I’d like to tell you a story that was told to me by Dee Torres, homeless services director for the Community Action Partnership of San Luis Obispo County. It involves a 73-year-old woman who came to the Prado Day Center on April 10 of last year. I’ll call her “Anna.”
She had been living at the Grover Beach Inn with her payee — somebody who, possibly court-appointed, watches over an individual’s finances. Her payee had just passed away, and Anna didn’t have any information on her income and had her Social Security benefits suspended because her financial guardian had died.
Anna was a widow whose nearest relatives were in Tennessee.
“She was almost completely deaf and everything had to be written down for her,” Torres says. “Yet, after three months of working with a case manager, this client’s quality of life has drastically improved.”
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Anna’s case is almost a textbook example of someone falling through bureaucratic cracks. It was determined at Prado — the only homeless day center in the county — that Anna had been mistakenly listed as “deceased” at various social service agencies: Department of Social Services, Social Security Administration, the Teamsters Pension Fund, Department of Motor Vehicles and at Rabobank.
“Through her work with a case manager,” says Torres, “her status at all these agencies has been changed to alive.
“She was unaware of her Teamsters pension and her case manager was able to reinstate her benefits with a lump sum retro payment,” Torres says. “After providing current information to the Social Security Administration, she was able to collect another lump sum retro payment. A referral was made to Family Ties, a recognized payee service, to assist her with her financial affairs. Referrals were also made to an audiologist to address her hearing difficulties. She now has a hearing aid and is able to communicate with the people around her.”
Anna is now living in subsidized housing, uses the Senior Nutrition Program, and has a caregiver who takes her shopping and socializes with her three times a week.
“Due to her newly fattened savings account, she was able to furnish her apartment,” says Torres, “and she recently went through cataract surgery and exclaimed, ‘I can see Judge Judy better!’ ”
I share this anecdote for several reasons: Like the majority of thousands of individuals who are in various stages of homelessness in this county, Anna is one of our own. She’s not a transient; she’s not mentally ill; she didn’t choose her circumstances.
The second point is that the Prado Day Center offers a lifeline for those who need a helping hand, whether that be one of the 61,847 meals — 27,020 breakfasts and 34,827 lunches served by the People’s Kitchen — or a shower, a locker to store clothes (clothes that can be washed at Prado), or use of a telephone to seek employment.
Overseen by CAPSLO and Friends of Prado Day Center, Prado offers case management that, as in Anna’s case, can be remarkably effective and far-reaching.
Each day, some 90 to 120 men, women and children — yes, children — find a meal and a safe place to stay during the day. And if it’s cold and wet out, Prado opens its doors at night as a warming station.
But homelessness is growing in our county, and those of you who persist in believing that people choose this lifestyle should consider what my longtime friend Becky Jorgeson found while working at Dan De Vaul’s Sunny Acres.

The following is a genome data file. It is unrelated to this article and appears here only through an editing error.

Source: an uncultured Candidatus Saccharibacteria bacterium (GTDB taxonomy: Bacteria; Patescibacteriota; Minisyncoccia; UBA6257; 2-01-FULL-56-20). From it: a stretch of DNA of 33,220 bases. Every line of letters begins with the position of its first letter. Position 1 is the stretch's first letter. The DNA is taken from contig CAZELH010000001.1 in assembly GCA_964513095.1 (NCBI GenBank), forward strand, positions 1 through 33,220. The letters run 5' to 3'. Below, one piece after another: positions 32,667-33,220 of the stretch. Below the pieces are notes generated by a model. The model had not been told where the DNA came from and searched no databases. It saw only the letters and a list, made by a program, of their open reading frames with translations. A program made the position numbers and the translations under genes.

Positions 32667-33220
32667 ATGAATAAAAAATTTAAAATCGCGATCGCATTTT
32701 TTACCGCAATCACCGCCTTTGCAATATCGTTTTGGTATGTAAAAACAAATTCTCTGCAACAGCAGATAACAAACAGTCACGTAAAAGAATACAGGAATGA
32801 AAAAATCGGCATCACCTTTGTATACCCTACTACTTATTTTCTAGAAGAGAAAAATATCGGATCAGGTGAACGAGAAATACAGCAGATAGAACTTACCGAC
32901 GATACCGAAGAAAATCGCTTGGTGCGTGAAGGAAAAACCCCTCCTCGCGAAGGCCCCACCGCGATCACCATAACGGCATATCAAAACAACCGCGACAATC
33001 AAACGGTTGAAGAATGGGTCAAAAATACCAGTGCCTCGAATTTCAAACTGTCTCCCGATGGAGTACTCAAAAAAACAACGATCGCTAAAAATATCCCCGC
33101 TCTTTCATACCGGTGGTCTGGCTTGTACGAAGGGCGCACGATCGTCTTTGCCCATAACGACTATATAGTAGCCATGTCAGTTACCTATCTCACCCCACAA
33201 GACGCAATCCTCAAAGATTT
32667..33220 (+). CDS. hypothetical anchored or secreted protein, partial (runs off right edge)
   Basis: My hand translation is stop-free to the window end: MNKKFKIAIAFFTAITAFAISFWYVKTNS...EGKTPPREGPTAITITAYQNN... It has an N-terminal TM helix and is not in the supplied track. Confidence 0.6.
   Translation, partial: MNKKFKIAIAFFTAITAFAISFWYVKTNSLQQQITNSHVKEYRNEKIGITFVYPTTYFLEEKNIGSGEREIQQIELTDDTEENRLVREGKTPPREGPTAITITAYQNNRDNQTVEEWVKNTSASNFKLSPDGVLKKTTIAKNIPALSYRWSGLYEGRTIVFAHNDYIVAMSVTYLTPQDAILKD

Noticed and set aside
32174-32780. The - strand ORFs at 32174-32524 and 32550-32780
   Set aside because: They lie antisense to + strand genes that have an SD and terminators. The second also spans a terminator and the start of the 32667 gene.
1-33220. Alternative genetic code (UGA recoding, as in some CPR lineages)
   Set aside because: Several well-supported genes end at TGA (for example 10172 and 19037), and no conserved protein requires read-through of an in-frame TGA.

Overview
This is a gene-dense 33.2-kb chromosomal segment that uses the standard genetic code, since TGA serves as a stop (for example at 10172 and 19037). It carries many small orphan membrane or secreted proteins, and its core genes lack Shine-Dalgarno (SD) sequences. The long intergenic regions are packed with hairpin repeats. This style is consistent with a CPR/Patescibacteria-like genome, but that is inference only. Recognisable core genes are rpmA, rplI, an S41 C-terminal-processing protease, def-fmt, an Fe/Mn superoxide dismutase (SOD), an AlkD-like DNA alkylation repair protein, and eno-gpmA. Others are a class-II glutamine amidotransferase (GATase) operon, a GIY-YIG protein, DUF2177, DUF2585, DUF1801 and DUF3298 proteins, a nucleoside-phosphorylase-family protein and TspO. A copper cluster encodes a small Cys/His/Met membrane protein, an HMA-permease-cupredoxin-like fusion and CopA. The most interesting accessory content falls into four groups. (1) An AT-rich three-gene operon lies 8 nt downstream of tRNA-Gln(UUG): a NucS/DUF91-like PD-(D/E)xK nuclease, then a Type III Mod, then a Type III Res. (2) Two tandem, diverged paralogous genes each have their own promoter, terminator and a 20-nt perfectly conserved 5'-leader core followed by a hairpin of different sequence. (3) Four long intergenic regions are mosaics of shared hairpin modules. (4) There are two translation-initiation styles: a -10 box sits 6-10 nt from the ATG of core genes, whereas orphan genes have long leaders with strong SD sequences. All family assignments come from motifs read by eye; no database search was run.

“It became very clear to me that many who are now homeless at one time had good jobs — and still have those skills that could be put to good use.
“We have had architects, a concert pianist, a Home Depot manager, legal secretaries, a certified drug and alcohol counselor, lab technicians, chefs, welders, electricians, contractors, cement workers, sheet rockers and many others. Today, there is a civil engineer who works in the office.
“There are several Vietnam vets out there, homeowners, and business owners — they are all someone’s brother, sister, father or mother — we all know someone who is struggling and could use a helping hand, not a handout.”
The homeless situation in our county has rallied school children — Atascadero Montessori students ran 3,375 laps in the recent rains to raise $6,218.88 for Prado;
Sempra Energy gave a $5,000 grant to support services at Prado and the Maxine Lewis Memorial Shelter; and the good folks in Los Osos who put on their fifth annual Needs ‘N Wishes Holiday Fundraiser raised $42,239.61 for the Maxine Lewis Shelter.
If you’d like to help ease the suffering of those who are homeless because of catastrophic illness, unemployment or any of a dozen other reasons that any of us could face at any time, here are two ways: The Friends of the Prado Day Center is holding its third annual Culinary Carnival on Friday, Feb. 4, at the Embassy Suites on Madonna Road.
From 5:30 to 7:30 p.m., some of the finest restaurants on the Central Coast will offer their cuisine, paired with products from local wineries and breweries. With Supervisor Adam Hill as emcee, the event also features a silent auction and entertainment. I’ll be there to personally greet you at the door. The cost is only $40 and the event sold out last year. For ticket information, check www.sloculinarycarnival.com.
The second way to help the center help others is to make a direct donation to the Friends of Prado Day Center Endowment Fund, P.O. Box 12444, San Luis Obispo, CA 93406.
We live in a compassionate community. When our friends and neighbors are in need, we collectively step up to the plate. In that light, I hope to see you Feb. 4 at Embassy Suites for this year’s Prado Day Center Culinary Carnival.
Bill Morem can be reached at firstname.lastname@example.org orat 781-7852.